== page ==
Human rights group Karapatan has raised alarms over “the escalating use” of the Anti-Terrorism Act of 2020 against activists, indigenous peoples, and environmental defenders in the Philippines.
The organization expressed its concerns during a meeting with Ms. Irene Khan, UN Special Rapporteur on freedom of opinion and expression, on Jan. 26
In the meeting, activists and journalists discussed with Khan the issues of terrorist designation, red-tagging, and other threats and violations.
Cristina Palabay, secretary general of the group, said the recent terrorist designation of four Cordillera human rights defenders and charges filed against two women environmental defenders in Southern Tagalog, under the Anti-Terrorism Act, establish a perilous precedent for repression and rights violations.
“The wrongful terrorist designation has the ultimate motives of silencing the Cordillera activists and infringing on the indigenous people and peasants’ right to their land and freedoms,” said Palabay.
In a resolution dated June 7, 2023, and published on July 10, 2023, the Anti-Terrorism Council (ATC) named Cordillera Peoples Alliance (CPA) chairperson Windel Bolinget and CPA leaders Jennifer Awingan, Sarah Abellon-Alikes, and Stephen Tauli, together with Jovencio Tangbawan and May Casilao as “terrorist individuals”.
In 2018, Bolinget was included in a “proscription list” of more than 600 individuals who are allegedly officers or members of the Communist Party of the Philippines (CPP) and its armed wing New People’s Army (NPA). His name was later removed.
Tauli was abducted outside the CPA office in Baguio on August 20, 2022, by alleged elements of the government’s armed forces. He was found the next day.
Meanwhile, Awingan was arrested on rebellion charges on January 30, 2022, and was released after eight days. In February 2017, Abellon-Alikes was arrested on arson and robbery charges. She was released on bail after two days in jail. Cases against her were dismissed.
The hearing on the petition challenging their designation was reset in a Baguio court today, where they also met with UN Special Rapporteur Irene Khan.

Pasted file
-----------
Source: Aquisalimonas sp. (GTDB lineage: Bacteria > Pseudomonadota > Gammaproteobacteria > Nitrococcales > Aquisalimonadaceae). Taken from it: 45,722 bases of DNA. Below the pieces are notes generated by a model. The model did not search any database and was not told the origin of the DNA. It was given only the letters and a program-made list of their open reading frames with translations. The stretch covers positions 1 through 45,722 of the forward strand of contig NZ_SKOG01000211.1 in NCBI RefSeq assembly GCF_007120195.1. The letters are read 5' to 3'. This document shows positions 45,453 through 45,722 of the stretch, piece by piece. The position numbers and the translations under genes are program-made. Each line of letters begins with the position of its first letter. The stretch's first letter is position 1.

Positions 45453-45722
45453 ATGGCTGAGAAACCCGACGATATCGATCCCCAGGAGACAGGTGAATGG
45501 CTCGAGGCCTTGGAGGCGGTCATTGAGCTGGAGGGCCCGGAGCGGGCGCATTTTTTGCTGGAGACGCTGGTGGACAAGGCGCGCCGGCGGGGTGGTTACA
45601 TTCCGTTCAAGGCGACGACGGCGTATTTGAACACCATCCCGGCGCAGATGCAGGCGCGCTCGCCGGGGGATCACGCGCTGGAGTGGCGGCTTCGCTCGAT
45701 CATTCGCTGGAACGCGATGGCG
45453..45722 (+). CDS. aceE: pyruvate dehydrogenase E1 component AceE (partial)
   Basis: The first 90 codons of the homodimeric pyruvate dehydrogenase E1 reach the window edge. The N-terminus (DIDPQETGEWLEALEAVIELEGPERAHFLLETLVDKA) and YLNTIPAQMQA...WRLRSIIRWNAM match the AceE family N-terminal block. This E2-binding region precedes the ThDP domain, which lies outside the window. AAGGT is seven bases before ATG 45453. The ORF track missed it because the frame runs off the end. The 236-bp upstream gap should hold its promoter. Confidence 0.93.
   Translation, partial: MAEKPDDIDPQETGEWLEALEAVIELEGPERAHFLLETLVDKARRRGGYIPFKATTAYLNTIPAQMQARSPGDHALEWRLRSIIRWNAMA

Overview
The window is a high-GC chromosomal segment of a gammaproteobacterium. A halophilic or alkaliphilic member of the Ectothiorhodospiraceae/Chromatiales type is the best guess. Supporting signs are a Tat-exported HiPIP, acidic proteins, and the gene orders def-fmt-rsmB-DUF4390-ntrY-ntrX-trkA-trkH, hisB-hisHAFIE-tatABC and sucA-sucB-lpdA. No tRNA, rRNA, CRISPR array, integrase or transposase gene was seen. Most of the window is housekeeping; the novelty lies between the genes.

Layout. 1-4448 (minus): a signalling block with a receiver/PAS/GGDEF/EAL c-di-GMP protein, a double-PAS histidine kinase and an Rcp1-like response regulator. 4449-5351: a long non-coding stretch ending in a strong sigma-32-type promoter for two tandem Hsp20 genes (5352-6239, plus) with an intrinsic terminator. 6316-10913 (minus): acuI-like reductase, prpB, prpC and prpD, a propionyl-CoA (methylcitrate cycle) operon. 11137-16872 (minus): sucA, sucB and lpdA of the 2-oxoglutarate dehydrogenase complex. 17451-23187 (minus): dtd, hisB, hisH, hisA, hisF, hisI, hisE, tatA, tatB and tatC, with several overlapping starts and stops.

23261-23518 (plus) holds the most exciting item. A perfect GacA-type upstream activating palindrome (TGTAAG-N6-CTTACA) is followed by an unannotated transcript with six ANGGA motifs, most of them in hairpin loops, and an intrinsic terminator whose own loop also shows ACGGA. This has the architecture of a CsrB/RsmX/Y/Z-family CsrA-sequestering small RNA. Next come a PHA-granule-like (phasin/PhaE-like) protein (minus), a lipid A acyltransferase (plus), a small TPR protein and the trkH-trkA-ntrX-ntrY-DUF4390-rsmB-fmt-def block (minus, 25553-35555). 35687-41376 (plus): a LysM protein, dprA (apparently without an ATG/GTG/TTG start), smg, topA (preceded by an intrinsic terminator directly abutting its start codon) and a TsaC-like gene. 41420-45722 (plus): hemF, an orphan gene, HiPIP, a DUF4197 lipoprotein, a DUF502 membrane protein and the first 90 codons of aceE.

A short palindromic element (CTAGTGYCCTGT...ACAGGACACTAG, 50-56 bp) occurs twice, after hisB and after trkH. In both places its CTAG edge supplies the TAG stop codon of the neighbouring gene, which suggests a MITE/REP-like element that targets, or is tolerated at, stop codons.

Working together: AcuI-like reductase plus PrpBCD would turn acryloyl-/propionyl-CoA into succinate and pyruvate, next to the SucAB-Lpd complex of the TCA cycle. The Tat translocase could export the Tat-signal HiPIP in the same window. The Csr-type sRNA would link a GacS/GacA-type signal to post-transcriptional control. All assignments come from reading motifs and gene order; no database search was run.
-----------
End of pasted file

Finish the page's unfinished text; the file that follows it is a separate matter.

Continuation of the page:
In the Southern Tagalog region, 15 activists were “maliciously charged” under the provisions of the Anti-Terrorism Act including United Methodist Church pastor Rev. Glofie Baluntong, United Church of Christ of the Philippines pastor Rev. Edwin Egar, Kenneth Rementilla, and Jasmin Rubia.
The UN experts’ communication to the Philippine government, made public on January 25, expressed serious concerns over the arbitrary arrest and detention of Southern Tagalog-based women environmental human rights defenders Miguela Peniero and Rowena Dasig.
The experts highlighted falsified allegations against them as they carried out peaceful and legitimate human rights activities related to a proposed gas-turbine project and natural gas terminal plant in Atimonan, Quezon Province.
Karapatan revealed that there are at least 27 political prisoners facing charges under the Anti-Terrorism Act and the Terrorism Financing Prevention and Suppression Act. At least 51 individuals face trumped-up charges under related legislation.
“The use of the terror law to suppress dissent is in full swing under Marcos Jr., and we can only brace for more unless it is repealed,” said Palabay.
“The Supreme Court’s recently released guidelines do not cure the main defects of the law in terms of human rights protection. We reiterate our call for the repeal of RA 10168 and RA 11479,” she added.